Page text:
Frankfurt1990United States Andre AgassiSweden Stefan Edberg5–7, 7–6(7–5), 7–5, 6–2
1991United States Pete Sampras (1/5)United States Jim Courier3–6, 7–6(7–5), 6–3, 6–4
1992Germany Boris Becker (2/3)United States Jim Courier6–4, 6–3, 7–5
1993Germany Michael StichUnited States Pete Sampras7–6(7–3), 2–6, 7–6(9–7), 6–2
1994United States Pete Sampras (2/5)Germany Boris Becker4–6, 6–3, 7–5, 6–4
1995Germany Boris Becker (3/3)United States Michael Chang7–6(7–3), 6–0, 7–6(7–5)
Hanover1996United States Pete Sampras (3/5)Germany Boris Becker3–6, 7–6(7–5), 7–6(7–4), 6–7(11–13), 6–4
1997United States Pete Sampras (4/5)Russia Yevgeny Kafelnikov6–3, 6–2, 6–2
1998Spain Àlex CorretjaSpain Carlos Moyá3–6, 3–6, 7–5, 6–3, 7–5
1999United States Pete Sampras (5/5)United States Andre Agassi6–1, 7–5, 6–4
↓ Tennis Masters Cup ↓
Lisbon2000Brazil Gustavo KuertenUnited States Andre Agassi6–4, 6–4, 6–4
Sydney2001Australia Lleyton Hewitt (1/2)France Sébastien Grosjean6–3, 6–3, 6–4
Shanghai2002Australia Lleyton Hewitt (2/2)Spain Juan Carlos Ferrero7–5, 7–5, 2–6, 2–6, 6–4
Houston2003Switzerland Roger Federer (1/6)United States Andre Agassi6–3, 6–0, 6–4
2004Switzerland Roger Federer (2/6)Australia Lleyton Hewitt6–3, 6–2
Shanghai2005Argentina David NalbandianSwitzerland Roger Federer6–7(4–7), 6–7(11–13), 6–2, 6–1, 7–6(7–3)
2006Switzerland Roger Federer (3/6)United States James Blake6–0, 6–3, 6–4
2007Switzerland Roger Federer (4/6)Spain David Ferrer6–2, 6–3, 6–2
2008Serbia Novak Djokovic (1/5)Russia Nikolay Davydenko6–1, 7–5
↓ ATP World Tour Finals ↓
London2009Russia Nikolay DavydenkoArgentina Juan Martín del Potro6–3, 6–4
2010Switzerland Roger Federer (5/6)Spain Rafael Nadal6–3, 3–6, 6–1
2011Switzerland Roger Federer (6/6)France Jo-Wilfried Tsonga6–3, 6–7(6–8), 6–3
2012Serbia Novak Djokovic (2/5)Switzerland Roger Federer7–6(8–6), 7–5
2013Serbia Novak Djokovic (3/5)Spain Rafael Nadal6–3, 6–4
2014Serbia Novak Djokovic (4/5)Switzerland Roger Federerwalkover
2015Serbia Novak Djokovic (5/5)Switzerland Roger Federer6–3, 6–4

Doubles

LocationYearChampionRunner-upScore
↓ Masters Grand Prix ↓
Tokyo1970United States Stan Smith
United States Arthur Ashe
Round Robin
1971

1974
Not Held
Stockholm1975Spain Juan Gisbert
Spain Manuel Orantes
Round Robin
Houston1976United States Fred McNair
United States Sherwood Stewart
United States Brian Gottfried
Mexico Raúl Ramírez
6–4, 5–7, 5–7, 6–4, 6–4
New York City1977South Africa Bob Hewitt
South Africa Frew McMillan
United States Robert Lutz
United States Stan Smith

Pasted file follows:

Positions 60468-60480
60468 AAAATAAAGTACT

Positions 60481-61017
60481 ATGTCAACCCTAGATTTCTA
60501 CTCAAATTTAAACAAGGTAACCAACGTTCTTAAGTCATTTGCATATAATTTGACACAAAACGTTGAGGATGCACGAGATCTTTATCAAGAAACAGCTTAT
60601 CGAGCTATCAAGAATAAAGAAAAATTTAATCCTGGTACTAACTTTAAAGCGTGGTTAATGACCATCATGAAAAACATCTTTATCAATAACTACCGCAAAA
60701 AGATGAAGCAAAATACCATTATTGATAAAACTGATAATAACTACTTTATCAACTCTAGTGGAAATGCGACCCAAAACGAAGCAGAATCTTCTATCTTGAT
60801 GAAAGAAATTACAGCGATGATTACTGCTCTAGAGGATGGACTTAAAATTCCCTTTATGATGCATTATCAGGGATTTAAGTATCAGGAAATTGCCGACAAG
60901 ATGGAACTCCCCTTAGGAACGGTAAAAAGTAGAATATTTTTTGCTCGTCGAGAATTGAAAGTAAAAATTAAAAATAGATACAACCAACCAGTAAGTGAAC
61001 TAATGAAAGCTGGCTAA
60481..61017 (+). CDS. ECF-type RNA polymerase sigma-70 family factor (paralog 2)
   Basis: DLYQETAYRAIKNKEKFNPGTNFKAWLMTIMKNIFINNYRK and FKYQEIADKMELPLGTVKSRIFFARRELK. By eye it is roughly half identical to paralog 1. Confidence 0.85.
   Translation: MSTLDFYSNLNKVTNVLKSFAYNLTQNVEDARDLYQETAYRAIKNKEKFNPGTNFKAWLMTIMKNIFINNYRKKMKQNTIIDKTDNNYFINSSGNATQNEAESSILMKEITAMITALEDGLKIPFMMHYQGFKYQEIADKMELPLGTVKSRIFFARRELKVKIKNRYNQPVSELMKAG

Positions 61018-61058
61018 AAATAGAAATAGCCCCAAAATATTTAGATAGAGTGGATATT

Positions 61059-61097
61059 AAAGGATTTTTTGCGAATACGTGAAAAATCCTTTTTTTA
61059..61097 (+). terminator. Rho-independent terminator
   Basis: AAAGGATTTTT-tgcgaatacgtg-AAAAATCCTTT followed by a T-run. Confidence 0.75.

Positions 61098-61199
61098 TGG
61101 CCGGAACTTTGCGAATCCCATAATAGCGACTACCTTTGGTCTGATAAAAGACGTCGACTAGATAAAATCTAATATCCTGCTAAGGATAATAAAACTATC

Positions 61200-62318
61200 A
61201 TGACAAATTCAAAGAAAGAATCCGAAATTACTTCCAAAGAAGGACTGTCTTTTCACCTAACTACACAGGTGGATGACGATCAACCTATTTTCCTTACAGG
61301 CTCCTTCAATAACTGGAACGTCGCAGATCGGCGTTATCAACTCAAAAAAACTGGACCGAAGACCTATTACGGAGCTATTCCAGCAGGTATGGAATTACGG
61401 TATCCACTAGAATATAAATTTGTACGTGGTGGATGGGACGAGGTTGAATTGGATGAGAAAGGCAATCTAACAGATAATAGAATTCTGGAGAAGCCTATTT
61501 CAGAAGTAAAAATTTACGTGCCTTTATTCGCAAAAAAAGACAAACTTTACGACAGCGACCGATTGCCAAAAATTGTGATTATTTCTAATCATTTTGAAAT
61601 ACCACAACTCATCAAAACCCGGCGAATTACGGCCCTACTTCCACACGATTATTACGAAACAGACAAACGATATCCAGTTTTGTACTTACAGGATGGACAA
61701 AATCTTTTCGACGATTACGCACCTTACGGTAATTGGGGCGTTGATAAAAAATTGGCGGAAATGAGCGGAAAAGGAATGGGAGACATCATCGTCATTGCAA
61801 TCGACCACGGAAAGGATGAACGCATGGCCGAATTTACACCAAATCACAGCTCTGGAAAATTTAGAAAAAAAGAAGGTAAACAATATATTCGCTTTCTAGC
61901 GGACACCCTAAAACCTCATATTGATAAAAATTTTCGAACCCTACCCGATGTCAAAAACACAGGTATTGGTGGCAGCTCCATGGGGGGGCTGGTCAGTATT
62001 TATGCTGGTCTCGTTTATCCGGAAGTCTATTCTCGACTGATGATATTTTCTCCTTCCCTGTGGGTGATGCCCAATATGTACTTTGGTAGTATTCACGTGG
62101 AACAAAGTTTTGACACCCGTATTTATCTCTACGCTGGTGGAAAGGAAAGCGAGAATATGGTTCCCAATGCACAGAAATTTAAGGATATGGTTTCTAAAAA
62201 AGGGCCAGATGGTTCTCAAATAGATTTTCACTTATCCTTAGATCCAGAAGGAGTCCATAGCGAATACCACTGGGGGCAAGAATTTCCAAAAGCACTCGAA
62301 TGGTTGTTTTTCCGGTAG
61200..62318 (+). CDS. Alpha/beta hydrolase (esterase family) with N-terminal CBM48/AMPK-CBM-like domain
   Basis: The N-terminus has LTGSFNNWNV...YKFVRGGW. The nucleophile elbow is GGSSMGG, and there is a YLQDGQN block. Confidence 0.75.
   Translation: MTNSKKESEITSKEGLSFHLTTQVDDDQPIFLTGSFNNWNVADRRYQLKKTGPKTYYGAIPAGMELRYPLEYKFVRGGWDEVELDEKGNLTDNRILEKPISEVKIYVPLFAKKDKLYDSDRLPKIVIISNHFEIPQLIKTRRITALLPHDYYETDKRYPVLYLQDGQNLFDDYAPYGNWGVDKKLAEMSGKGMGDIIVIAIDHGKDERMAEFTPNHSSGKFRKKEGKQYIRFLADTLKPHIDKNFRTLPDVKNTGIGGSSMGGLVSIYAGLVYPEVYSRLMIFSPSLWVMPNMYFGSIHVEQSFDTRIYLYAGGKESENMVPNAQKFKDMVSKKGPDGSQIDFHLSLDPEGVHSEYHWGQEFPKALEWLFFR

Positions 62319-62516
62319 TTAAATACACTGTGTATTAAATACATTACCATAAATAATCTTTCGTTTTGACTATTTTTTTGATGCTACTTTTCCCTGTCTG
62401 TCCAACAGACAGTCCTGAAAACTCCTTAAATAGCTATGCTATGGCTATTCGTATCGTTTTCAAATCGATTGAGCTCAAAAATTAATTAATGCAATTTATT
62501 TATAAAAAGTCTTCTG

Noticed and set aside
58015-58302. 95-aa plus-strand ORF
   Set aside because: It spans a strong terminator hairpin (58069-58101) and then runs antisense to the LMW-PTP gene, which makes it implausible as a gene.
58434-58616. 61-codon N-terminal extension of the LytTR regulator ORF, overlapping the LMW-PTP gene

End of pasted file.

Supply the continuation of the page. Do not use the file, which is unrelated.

7–5, 7–6, 6–3
1978United States Peter Fleming
United States John McEnroe
Poland Wojtek Fibak
Netherlands Tom Okker
6–4, 6–2, 6–4
1979United States Peter Fleming
United States John McEnroe
Poland Wojtek Fibak
Netherlands Tom Okker
6–3, 7–6, 6–1
1980United States Peter Fleming
United States John McEnroe
Australia Peter McNamara
Australia Paul McNamee
6–4, 6–3
1981United States Peter Fleming
United States John McEnroe
South Africa Kevin Curren
United States Steve Denton
6–3, 6–3
1982United States Peter Fleming
United States John McEnroe
United States Sherwood Stewart
United States Ferdi Taygan
7–5, 6–3
1983United States Peter Fleming
United States John McEnroe
Czechoslovakia Pavel Složil
Czechoslovakia Tomáš Šmíd
6–2, 6–2
1984United States Peter Fleming
United States John McEnroe
Australia Mark Edmondson
United States Sherwood Stewart
6–3, 6–1
1985Sweden Stefan Edberg
Sweden Anders Järryd
Sweden Joakim Nyström
Sweden Mats Wilander
6–1, 7–6(7–5)
London1986Sweden Stefan Edberg
Sweden Anders Järryd
France Guy Forget
France Yannick Noah
6–3, 7–6(7–2), 6–3
1987Czechoslovakia Miloslav Mečíř
Czechoslovakia Tomáš Šmíd
United States Ken Flach
United States Robert Seguso
6–4, 7–5, 6–7(5–7), 6–3
1988United States Rick Leach
United States Jim Pugh
Spain Sergio Casal
Spain Emilio Sánchez
6–4, 6–3, 2–6, 6–0
1989United States Jim Grabb
United States Patrick McEnroe
Australia John Fitzgerald
Sweden Anders Järryd
7–5, 7–6(7–4), 5–7, 6–3
↓ ATP Tour World Championships ↓
Gold Coast1990France Guy Forget
Switzerland Jakob Hlasek
Spain Sergio Casal
Spain Emilio Sánchez
6–4, 7–6(7–5), 5–7, 6–4
Johannesburg1991Australia John Fitzgerald
Sweden Anders Järryd